Will Rhymes’ Days Numbered as Tigers Second Baseman
By John Parent
It’s early. The Tigers have played only 16 games thus far. There are 146 to go in the season. But for a trio of Tigers in particular, there is mounting pressure to perform and with each bad at bat, with each strikeout, with each short start, the pressure is building. Sooner or later, something’s gotta give. Through the course of today and this afternoon, we’ll take a look at each of the three Tigers in question. We start with second baseman Will Rhymes.
Tigers manager Jim Leyland tried to shake things up a bit in yesterday’s lineup against the Oakland Athletics. Austin Jackson was back in the lineup again, but batting in the two-hole instead of his customary lead-off position. Rhymes, the typical second hitter, slid up to the top of the order. If the idea was to take the pressure off one or both of these players, you could say that it worked in a way; both players turned in 1-for-4 days at the plate, which meant that both players saw their batting averages rise during the game. Unfortunately, those two hits were 40 percent of the team’s total on the day.
Rhymes’ single was his tenth hit of the year in now 45 at bats. All ten of his hits have been singles, leading to a woeful .222 average and identical .222 slugging percentage. Rhymes was given the starting job at second base during Spring Training based largely on his .304 average in 191 at bats last season. As difficult as it is to imagine losing a job based upon 45 at bats, it’s in-line with the reasoning of earning a job on less than 200 at bats. After all, if you combine Rhymes’ two seasons in the big leagues, you have a player with still less than half a season’s worth of plate appearances and a combined .288/.337/.377/.714 line. Respectable yes, but no better than replacement level.
Rhymes’ slow start has many folks questioning the decision to option out Scott Sizemore even more so than they did when it happened in the final week of camp. Sizemore is younger and has a higher ceiling as a hitter. He has a better minor league track record than Rhymes and he has soared to a red-hot start in Toledo so far this year. Through 31 at bats with the Mud Hens, Sizemore is batting at a .387/.472/.548/1.021 line with three of his 12 hits going for extra bases.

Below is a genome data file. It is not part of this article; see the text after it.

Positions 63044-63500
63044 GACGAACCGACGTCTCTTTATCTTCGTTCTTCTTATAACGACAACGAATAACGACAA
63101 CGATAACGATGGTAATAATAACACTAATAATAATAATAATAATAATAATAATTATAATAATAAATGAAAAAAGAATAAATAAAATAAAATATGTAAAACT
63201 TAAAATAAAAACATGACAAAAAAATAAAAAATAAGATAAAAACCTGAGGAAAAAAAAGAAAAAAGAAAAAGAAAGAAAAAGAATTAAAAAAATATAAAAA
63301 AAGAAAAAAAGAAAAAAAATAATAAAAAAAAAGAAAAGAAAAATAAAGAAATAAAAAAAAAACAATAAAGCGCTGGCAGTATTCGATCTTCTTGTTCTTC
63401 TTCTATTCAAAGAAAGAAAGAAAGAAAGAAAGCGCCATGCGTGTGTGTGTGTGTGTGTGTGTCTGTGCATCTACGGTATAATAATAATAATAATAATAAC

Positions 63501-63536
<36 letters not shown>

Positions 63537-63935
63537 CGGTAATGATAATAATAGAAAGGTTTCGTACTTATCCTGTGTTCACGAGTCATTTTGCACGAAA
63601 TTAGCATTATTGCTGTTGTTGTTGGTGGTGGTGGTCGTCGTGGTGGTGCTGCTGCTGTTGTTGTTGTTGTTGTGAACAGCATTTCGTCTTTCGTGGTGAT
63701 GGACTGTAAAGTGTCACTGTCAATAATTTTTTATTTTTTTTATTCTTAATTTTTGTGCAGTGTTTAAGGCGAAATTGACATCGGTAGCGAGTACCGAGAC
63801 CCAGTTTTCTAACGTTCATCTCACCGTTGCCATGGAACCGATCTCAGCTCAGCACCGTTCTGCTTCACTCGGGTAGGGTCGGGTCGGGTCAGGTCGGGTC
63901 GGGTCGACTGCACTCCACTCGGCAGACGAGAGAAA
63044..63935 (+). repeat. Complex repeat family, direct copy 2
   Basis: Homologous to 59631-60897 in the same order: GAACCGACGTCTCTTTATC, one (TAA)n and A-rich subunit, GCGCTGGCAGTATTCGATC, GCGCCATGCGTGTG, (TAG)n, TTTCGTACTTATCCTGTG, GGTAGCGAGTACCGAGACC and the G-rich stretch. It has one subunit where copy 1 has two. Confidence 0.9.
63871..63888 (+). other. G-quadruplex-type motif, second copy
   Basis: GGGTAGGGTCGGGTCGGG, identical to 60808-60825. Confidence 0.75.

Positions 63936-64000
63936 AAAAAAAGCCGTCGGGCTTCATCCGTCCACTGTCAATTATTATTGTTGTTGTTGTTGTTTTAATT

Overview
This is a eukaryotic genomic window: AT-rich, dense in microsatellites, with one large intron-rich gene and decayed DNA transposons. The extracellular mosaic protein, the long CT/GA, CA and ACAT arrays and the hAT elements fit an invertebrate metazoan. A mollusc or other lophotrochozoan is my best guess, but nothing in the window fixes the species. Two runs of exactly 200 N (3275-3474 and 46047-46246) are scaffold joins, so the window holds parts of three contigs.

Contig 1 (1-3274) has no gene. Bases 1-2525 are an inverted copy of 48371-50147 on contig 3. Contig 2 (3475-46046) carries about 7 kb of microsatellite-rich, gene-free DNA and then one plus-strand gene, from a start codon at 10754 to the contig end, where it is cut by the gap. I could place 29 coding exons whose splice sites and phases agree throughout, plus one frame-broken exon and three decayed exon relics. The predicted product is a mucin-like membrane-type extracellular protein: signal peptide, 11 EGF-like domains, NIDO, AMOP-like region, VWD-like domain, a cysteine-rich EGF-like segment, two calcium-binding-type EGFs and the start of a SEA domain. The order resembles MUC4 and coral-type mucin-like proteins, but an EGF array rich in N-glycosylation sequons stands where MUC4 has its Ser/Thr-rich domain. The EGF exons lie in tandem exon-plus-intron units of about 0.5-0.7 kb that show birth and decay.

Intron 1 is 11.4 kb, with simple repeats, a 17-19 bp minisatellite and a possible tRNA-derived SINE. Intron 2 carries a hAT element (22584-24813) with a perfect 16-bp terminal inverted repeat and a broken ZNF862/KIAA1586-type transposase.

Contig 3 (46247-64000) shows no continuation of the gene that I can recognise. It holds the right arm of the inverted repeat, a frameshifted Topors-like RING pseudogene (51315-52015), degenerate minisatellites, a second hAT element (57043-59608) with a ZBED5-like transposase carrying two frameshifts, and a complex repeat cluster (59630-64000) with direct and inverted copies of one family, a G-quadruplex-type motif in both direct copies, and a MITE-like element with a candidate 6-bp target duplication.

We have also heard recently that oft-injured second baseman Carlos Guillen has not yet resumed baseball activities in his quest to return from microfracture surgery on his left knee. Guillen, if all goes well, could be back in Motown by the end of May, but with Guillen’s history of slow recoveries, it could be significantly longer than that.
Even the most optimistic of Rhymes fans must recognize that he has a month at most to prove himself worthy of the playing time he’s gotten so far. I would submit to you, however, that his leash should be (and is) significantly shorter than that. They way Sizemore is hitting in the early going, it makes no sense for Detroit to be wasting at bats on Rhymes when they could be giving those to Sizemore. No one is arguing that Sizemore has the potential to become a better major league player than Rhymes and the only real argument for keeping Rhymes and sending out Sizemore was the success one had over a less-than 200 at bat stretch last season. Now that the weaknesses of Rhymes have been exposed in the early part of this season, why continue to block the path of Sizemore with an older, lower ceilinged player?
Leyland has been quick to pull the plug on players in the past. Ryan Raburn has been shuffled in and out of a starting role too often to recount. Sizemore himself was demoted after only 30 games last season despite being named the regular second baseman. In those 97 at bats, Sizemore hit a paltry .206/.297/.289/.586. Rhymes so far this year? .222/.286/.22/.508.
Since we’re having so much fun with small samples so far in this piece, consider also that Sizemore was excellent in his September recall last season. He posted a .308/.357/.577/.934 line in 26 at bats, with three of his eight hits going for extra bases. Sizemore was not fully healed from a broken ankle suffered during Arizona Fall League play in 2009 when last season began. To hold that injury (and his resulting performance) against him to this extent is bordering on irresponsible managing by Leyland. He says his job is to put the lineup on the field that gives his club the best chance to win. That’s hard to do when his best option at second base is wasting time dominating the International League.
If Rhymes had gotten off to a better start, would I be writing this piece? Maybe not. But the facts are that Rhymes has shown himself to be exactly the kind player that most of us expected he would be and that Sizemore is applying pressure with each passing day in Toledo. The Tigers offense has underperformed so far this season and one way to make a quick upgrade would be by swapping the second basemen.
It’s high time that it happened. Even if the move is made only to give Sizemore a month or so audition before Guillen returns, this decision should be based upon merit. And Rhymes play this year, coupled with Sizemore’s at Triple-A, warrants that a change be made. Free Scott Sizemore.
Like what you see here and want to stay informed on the happenings at MCB? Make sure to follow us on Twitter, friend us on Facebook, or grab our RSS feed.